In spite of being questioned by multiple school officials alone for over an hour, the first-grader vehemently denied the allegation. Further troubling, the child told his parents that the school principal coerced him to admit that he touched another student. Principal Bissenger denied coaxing the First grader, but he admitted, on tape, that he was experienced at manipulating students in interviews: “I know how easy it is to get something out of students . . . if I want to get something, I know how to do that.”
No adult witnessed the incident, and a key discrepancy exists in the school's complaint.
Go Noodle’s videos are used as active brain breaks, most involve dancing, and virtually all of the videos are done in a standing position according to the company’s website. Pearce's son recalled that the class was dancing to “The Doughnut Song,” not sitting in a circle, during the time he was pulled out of class and taken to the principal's office.
Principal Bissenger admitted during a recorded conversation with the boy's parents that he had no history of behavioral issues or disciplinary issues at school and that he was a good student.
But the child received another 1-day suspension for the second alleged incident.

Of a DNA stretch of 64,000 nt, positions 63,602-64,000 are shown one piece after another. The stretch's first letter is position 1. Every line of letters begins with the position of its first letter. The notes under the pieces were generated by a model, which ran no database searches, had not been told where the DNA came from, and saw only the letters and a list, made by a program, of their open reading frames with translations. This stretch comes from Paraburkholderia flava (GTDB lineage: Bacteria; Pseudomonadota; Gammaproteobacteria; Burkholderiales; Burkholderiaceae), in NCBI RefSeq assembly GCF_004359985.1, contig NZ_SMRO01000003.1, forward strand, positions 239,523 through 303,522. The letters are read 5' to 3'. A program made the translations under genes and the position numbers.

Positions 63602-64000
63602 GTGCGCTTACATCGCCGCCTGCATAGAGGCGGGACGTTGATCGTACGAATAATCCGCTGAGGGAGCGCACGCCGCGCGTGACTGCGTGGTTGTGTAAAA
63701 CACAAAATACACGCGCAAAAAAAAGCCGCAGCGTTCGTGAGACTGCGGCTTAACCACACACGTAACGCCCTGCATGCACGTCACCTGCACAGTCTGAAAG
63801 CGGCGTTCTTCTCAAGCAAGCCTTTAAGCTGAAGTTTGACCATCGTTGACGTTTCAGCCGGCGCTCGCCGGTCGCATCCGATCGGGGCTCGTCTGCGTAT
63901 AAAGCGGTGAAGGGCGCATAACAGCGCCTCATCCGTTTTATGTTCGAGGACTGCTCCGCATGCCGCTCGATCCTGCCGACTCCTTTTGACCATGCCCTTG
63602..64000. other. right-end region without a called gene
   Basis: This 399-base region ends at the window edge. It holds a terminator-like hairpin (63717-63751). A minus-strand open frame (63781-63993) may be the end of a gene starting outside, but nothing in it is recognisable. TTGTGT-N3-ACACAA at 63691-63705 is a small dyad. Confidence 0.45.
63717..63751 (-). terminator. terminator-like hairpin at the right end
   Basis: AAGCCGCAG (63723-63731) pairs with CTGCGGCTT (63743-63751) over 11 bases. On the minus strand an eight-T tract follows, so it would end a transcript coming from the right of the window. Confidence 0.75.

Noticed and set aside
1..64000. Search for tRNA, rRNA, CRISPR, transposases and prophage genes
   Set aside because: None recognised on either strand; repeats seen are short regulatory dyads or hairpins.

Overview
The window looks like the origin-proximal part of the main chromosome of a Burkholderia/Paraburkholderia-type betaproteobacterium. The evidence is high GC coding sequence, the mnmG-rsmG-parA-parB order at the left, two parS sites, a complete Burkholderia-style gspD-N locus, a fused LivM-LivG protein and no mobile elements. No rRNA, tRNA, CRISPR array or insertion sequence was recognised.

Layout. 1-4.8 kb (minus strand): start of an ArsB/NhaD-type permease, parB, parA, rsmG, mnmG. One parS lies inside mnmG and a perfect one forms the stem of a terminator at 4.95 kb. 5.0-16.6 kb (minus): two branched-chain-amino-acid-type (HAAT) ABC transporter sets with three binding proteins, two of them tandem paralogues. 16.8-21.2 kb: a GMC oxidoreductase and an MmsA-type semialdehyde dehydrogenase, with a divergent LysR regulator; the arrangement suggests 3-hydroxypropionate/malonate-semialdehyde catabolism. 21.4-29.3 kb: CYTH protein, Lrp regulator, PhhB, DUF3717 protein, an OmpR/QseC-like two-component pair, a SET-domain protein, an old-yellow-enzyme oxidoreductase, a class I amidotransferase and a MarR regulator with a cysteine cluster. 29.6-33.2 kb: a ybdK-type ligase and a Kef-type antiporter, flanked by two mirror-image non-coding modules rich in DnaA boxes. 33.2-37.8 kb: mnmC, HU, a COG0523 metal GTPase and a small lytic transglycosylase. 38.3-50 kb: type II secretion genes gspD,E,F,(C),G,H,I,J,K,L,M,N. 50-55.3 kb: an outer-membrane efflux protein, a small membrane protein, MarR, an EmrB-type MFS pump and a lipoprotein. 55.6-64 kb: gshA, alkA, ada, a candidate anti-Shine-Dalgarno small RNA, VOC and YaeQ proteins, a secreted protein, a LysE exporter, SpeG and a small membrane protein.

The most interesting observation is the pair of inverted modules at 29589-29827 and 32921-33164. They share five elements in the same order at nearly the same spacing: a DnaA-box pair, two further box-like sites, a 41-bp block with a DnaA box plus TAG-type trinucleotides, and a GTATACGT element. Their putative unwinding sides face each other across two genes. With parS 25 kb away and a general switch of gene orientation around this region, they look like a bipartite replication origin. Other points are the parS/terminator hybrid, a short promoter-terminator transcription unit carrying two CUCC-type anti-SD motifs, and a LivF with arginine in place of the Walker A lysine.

“His mother and I have naturally told our son about what's appropriate behavior, what isn't,” Pearce said. “It's nerve-racking to send my son into a school where he could be framed for committing offense after offense without me being there during his questioning.”
“I also fear that my son is in physical danger at Torrence Creek because the school never informed me that my son was basically assaulted and badly hurt a day before the first incident happened,” the father continued.
Pearce’s fear is well-founded. In the meeting with the Pearce family, the Principal was recorded as saying that repeatedly (and violently) pushing a child face-first to the ground was not comparable to touching "privates," even though both offenses involve touching another student. “Out on the playground, things look different from the setting from inside the classroom,” Principal Bessinger said, and the mere allegation of touching privates “was crossing the line and not appropriate.”
However, the Principal assured the Pearces that this incident, just like the last, was not serious and the suspension would be lifted after another day.
The North Carolina Department of Public Instruction defines sexual assault for the purposes of school discipline reporting this way: